Yeoman said...

Here's the thread Jim mentioned (I tried to bring it up with a current comment, but then I realized there isn't one of those "last commented on" sidebars here.

Yeoman said...

Well, that didn't work (posting the link).

Well, suffice it to say, as I tried to note on the other post I was trying to bump up, liking CZs so much, it's disappointing to hear of an instance where one didn't work out. Also, it causes me to think that I'd best save rifle advice for where my victims can see me in person, so if it doesn't work out, at least I'm there to share the grief!

Grousers' Jim Tantillo said...

Yo, Yeoman! (what is your first name, anyway?) You shouldn't feel guilty in the least. I think it's still a fine gun and a good shooter. I just wanted the caliber--I had a choice of a CZ in 22-250 at full price versus the .223 marked down (probably because of the bolt). I had full disclosure. The 22-250's action was sweet, and what led me to ask the house gunsmith to work on the .223.

While I'm tempted to try sending it to CZ-USA, I've read on some of the CZ boards that if the gun is functioning, they don't consider it a warranty repair. But I also think you've got to get the CZ gunsmith ("Mike") on a good day.

We'll see how it goes. Some lapping compound and some time just working the bolt should make it smoother over time. And like I said, it's a good shooter so far. I'm having trouble finding the Federal Premium ammo for it, that's what I suspect I'll end up with for groundhogs.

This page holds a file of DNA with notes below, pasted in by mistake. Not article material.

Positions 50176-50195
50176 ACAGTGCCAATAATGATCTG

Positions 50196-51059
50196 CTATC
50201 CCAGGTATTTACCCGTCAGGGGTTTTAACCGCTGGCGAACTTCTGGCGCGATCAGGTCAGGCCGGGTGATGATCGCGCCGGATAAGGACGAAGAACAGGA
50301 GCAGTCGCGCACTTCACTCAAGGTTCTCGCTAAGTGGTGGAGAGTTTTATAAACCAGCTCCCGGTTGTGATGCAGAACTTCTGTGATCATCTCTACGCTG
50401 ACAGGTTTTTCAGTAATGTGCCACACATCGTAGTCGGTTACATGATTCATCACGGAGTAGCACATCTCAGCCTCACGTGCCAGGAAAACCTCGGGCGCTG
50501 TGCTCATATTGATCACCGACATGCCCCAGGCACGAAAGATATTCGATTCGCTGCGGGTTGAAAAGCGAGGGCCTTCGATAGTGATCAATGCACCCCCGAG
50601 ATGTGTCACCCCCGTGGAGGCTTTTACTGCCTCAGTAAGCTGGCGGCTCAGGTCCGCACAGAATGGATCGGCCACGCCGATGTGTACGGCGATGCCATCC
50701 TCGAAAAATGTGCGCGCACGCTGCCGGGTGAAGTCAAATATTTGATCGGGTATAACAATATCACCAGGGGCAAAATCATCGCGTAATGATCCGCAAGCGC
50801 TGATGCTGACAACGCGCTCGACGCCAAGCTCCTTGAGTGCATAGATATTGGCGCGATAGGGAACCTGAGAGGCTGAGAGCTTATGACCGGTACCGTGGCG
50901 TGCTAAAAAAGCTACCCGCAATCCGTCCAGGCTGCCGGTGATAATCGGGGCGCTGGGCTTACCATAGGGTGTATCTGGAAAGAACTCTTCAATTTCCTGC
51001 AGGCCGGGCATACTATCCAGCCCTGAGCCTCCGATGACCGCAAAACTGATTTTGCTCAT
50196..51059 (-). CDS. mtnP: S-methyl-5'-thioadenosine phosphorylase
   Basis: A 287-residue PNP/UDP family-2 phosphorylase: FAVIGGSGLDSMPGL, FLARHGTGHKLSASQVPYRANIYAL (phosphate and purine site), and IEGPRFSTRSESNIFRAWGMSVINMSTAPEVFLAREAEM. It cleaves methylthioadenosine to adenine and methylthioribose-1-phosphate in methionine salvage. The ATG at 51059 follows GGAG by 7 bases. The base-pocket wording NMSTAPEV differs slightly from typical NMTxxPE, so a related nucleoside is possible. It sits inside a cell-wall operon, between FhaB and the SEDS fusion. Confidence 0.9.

Yeoman said...


My real first name is Pat.

Yeoman said...

Jim, do you not reload? With .223 being an easy to burn through ammo, you might want to consider it. I've reloaded .223 for many years for that reason.

Grousers' Jim Tantillo said...

I don't reload . . . at least not yet. I got started in shooting when I was about 20 doing black powder. For ten yor so years I cast my own bullets, played with sights, lubes, swaging dies, you name it, I played with it. And got kind of sick of it, frankly.

But I take it that reloading centerfire cartridges is a lot less complicated. :-)

I am tempted, though, to try it. I know the cheap Lee reloading "beginner's kit" runs about $100 (without dies), but that better reloading equipment runs about $400-500 or thereabouts. So I'm tempted to try it at some point. I'm a newbie when it comes to modern rifles, so I've got to see how much shooting I think I'll be doing before investing in reloading gear.

mdmnm said...

I'm surprised at your CZ experience-bummer. I picked up a CZ 527 American in .223 a couple of years ago and the bolt on it is fine. Not as smooth as it will be after a few thousand rounds, but nothing bad. I had a Pentax 3x9 that went on with no trouble and it will shoot a couple different factory loads/reloads within an inch at a hundred so long as the bullets are under 60 grains. Since your .243 is dialed in, maybe it would be worth sending it back to CZ USA to see if they won't work on it a bit.

By the by- great blog!